All this and more the night prior to the game at the usual shrine in Accra with all the sacrifices involved makes the job of the coach very difficult to say the least. It begs the question as to who determines the strategy and tactics of the players of the game in hand. Is it the coach or the mallam? Who do the players really believe in? And how does it affect their game now that they have been told how many goals they will score and win by? Do clubs like Accra Hearts of Oak really need a coach? And what happens to the psyche of the players once the game is over and the words of the mallam fails to manifest?

As we are all too aware the LG Top Four Tournament was won by Kumasi Asante Kotoko, who also defeated Accra Hearts of Oak in Kumasi by two goals to nil. Was this a case of kotoko having a more powerful mallam than Hearts?

The African Champions League became the next focus of attention. Accra Hearts of Oak being the 1999-2000 African Champions under the guidance of Cecil-Jones Attaquaeyfio, were in contention once again.

Having travelled to Angola for their game against AS Avacio the signs were ominous that there would be a problem. Ghanaian sport commentators became concerned about the level of Juju that the Angolans would employ to ensure the defeat of Accra Hearts of Oak and this became the focus of attention for supporters and patriotic Ghanaians alike as opposed to the real issues such as the strategies and tactics or indeed the players that would be employed on the day. As a result Accra Hearts of Oak suffered the biggest single defeat, losing by three goals to nil!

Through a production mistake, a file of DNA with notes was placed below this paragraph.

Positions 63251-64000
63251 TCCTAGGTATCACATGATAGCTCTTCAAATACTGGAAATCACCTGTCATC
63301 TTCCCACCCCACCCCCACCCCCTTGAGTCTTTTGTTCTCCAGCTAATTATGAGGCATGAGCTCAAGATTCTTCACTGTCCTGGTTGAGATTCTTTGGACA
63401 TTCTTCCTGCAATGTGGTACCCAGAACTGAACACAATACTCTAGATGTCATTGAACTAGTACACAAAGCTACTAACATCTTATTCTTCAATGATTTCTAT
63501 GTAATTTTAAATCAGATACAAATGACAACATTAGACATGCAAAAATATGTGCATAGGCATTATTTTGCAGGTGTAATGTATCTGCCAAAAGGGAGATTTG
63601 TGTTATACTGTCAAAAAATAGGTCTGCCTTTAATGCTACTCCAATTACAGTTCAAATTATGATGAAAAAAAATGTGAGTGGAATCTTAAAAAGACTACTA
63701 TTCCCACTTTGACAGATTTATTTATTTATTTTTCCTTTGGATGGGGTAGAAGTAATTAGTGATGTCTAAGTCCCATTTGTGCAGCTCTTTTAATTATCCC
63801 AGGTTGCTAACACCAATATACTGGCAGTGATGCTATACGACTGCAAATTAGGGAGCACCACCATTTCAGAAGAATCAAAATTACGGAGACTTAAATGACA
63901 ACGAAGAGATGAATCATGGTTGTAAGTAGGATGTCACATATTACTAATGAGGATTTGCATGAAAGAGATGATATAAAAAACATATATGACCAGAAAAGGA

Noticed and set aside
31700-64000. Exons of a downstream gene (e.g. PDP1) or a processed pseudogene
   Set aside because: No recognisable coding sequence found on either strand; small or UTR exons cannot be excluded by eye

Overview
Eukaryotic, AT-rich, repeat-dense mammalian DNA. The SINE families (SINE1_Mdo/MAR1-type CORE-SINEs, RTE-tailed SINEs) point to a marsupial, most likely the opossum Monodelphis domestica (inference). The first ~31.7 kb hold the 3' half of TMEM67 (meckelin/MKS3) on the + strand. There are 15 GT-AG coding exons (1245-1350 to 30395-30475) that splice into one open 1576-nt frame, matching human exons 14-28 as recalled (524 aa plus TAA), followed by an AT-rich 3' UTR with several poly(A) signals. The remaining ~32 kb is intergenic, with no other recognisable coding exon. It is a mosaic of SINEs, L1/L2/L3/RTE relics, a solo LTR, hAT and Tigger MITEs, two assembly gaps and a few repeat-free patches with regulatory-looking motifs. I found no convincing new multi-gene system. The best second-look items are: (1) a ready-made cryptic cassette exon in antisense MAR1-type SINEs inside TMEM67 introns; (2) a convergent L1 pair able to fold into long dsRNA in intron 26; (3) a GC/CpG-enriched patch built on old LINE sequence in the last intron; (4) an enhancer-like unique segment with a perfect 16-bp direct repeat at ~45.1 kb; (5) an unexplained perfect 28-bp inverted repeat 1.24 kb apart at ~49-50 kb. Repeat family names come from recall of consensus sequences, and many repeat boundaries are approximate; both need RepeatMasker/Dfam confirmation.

Two weeks later at the Accra Sports Stadium Accra Hearts of Oak had the dubious task of facing AS Avacio of Angola in the return leg with the sole aim of defeating them by no less than fours clear goals. Mission impossible by any stretch of the imagination, but made all the more feasible by the words, concoctions, powders and sacrifices of the mallam. Accra Hearts of Oak did manage to win this game but not by a margin necessary to qualify for the next stage of the competition. Supporters, commentators and critics called for the dismissal of the Head Coach Herbert Addo instead of calling for the admonishment and dismissal of the mallam!